Before going any further, find out if you can get the necessary trademarks in place. Basing on what country you are operating out of, you’ll have a different set of policies to follow. Be prepared to drop some money, as trademarking is not the cheapest thing to do. However, it is truly an investment & the best way to protect others from using the name you spent so much time working to increase.

  1. Bring in Your Squad

Like with any necessary undertaking, the friend test often proves to be invaluable. But rather than asking whether or not they think it is a good name and domain, see if it survives a night out.

Try bringing up your new business name & domain in a loud place. If you & your buds are going bowling or to catch a game at the local bar, see if they understand what you are saying despite the amount of noise. If they cannot make out the name in a couple of tries, it cannot be the easiest name to understand.

Try scribbling the name out on a bar napkin while you are out & about. While some people do have the penmanship of a chicken, the name should be fairly easy to read in plain black and white. If your name could be mistaken for multiple other names or words, it’ll more than likely confuse others.

Finally, how avant-garde did you go with it? Does it make sense at all? Is it ironic? Too complex? Did you seek the biggest word in the thesaurus even though we already said not to? If your closest friends cannot wrap their heads around your brand name, chances are, your future will not be able to either.

  1. Imagine Your Name as a Tattoo

While you certainly should not run out and get the name inked onto your arm, you should think of your brand name in those terms. The name of a brand will, for all intents & purposes, be a name that must withstand the tests of time. This is not something you can change weekly, monthly or even yearly. A brand, even without a permanent building, is itself permanent. If you have any qualms about the name at all, go back to square one until you are satisfied.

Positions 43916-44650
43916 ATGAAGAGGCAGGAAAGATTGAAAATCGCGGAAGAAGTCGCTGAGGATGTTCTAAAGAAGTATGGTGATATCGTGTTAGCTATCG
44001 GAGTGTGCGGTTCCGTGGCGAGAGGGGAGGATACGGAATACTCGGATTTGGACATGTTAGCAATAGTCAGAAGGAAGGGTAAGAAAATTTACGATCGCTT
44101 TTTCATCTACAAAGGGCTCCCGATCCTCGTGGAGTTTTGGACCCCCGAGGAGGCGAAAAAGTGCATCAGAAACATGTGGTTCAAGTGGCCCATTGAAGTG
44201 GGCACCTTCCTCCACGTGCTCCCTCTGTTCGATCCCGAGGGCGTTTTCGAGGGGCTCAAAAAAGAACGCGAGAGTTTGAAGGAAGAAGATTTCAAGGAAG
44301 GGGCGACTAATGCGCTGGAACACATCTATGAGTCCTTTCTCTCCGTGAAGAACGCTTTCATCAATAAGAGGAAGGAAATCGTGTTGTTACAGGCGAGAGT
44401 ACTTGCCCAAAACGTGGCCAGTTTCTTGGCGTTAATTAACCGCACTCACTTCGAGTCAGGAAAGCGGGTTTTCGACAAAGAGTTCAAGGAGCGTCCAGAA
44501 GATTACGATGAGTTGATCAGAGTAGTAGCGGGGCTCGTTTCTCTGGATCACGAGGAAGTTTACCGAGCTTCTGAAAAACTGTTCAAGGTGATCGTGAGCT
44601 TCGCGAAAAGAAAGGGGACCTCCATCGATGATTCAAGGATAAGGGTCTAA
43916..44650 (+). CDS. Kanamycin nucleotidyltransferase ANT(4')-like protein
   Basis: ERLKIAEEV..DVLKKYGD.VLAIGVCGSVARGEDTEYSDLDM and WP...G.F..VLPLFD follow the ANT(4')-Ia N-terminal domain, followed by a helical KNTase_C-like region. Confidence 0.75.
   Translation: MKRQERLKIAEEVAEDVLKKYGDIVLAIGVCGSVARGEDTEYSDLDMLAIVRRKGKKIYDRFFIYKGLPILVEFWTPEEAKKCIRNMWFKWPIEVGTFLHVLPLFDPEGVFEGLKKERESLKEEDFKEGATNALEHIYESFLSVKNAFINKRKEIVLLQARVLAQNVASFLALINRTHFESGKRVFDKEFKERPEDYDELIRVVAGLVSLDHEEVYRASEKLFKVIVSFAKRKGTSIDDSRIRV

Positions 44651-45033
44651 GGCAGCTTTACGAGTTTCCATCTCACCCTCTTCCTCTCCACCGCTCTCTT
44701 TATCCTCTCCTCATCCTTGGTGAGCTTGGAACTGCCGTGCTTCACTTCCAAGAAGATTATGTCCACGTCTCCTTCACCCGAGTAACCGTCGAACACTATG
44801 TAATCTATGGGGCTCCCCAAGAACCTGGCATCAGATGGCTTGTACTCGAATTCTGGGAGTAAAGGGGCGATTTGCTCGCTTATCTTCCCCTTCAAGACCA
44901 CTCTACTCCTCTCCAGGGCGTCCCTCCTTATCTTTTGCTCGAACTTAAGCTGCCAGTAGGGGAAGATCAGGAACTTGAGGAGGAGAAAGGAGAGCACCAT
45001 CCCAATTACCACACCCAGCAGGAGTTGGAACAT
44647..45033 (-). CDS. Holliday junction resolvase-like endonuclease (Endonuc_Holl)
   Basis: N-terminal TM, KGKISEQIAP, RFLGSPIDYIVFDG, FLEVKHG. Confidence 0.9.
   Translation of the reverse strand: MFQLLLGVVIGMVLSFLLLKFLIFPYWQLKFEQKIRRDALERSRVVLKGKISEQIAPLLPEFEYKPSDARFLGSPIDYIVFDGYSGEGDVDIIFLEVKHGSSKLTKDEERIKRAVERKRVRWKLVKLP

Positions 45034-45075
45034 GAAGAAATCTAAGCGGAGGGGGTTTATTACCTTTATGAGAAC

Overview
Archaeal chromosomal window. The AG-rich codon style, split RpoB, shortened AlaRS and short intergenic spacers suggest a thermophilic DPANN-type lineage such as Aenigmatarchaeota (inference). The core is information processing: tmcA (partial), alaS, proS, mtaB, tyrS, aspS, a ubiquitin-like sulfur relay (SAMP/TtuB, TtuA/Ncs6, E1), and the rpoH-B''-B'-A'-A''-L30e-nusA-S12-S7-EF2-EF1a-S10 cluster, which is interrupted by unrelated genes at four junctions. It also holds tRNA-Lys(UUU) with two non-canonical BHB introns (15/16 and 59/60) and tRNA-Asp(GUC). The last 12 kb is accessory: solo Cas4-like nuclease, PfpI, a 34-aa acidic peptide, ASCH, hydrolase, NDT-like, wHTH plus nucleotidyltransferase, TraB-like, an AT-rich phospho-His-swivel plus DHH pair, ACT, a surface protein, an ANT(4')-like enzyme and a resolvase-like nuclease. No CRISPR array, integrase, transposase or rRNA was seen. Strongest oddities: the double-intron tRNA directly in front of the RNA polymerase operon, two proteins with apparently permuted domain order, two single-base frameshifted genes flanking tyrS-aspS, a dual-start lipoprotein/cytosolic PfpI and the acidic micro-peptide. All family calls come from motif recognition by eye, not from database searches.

Do people like the way your brand name sounds, or does it turn them off? Whether you can run a poll to your target audience, you will learn a lot about their perception of names.  This is a good way to find out if there’s some inappropriate slang term you had not heard of or other disparaging remarks concerning the name, allowing you to adjustment it before it gets set in stone.

Go Get Those Creative Juices Flowing!

Names start out simply enough; researching brands you like & brainstorming relevant keywords & similar terms you can use based off of your favorite brands. Then find out if it is useable online by checking domains, looking up any & all definitions of the word, seeing how many other companies are using the name and even checking to see if it sounds better in a language over another.

Next, you should make sure your immediate circle can understand & pronounce your name, even in a busy & loud environment. If your name is easily readable, it is probably a solid choice. Finally, remember to keep it short, sweet & maybe a little quirky. People always remember “Ebay”, but they did not remember “AuctionWeb” (it is original name).

Finally, it is best to protect your name now with relevant trademarks & drawing up your first logo, so long as you know this is the name you’re going to stick with.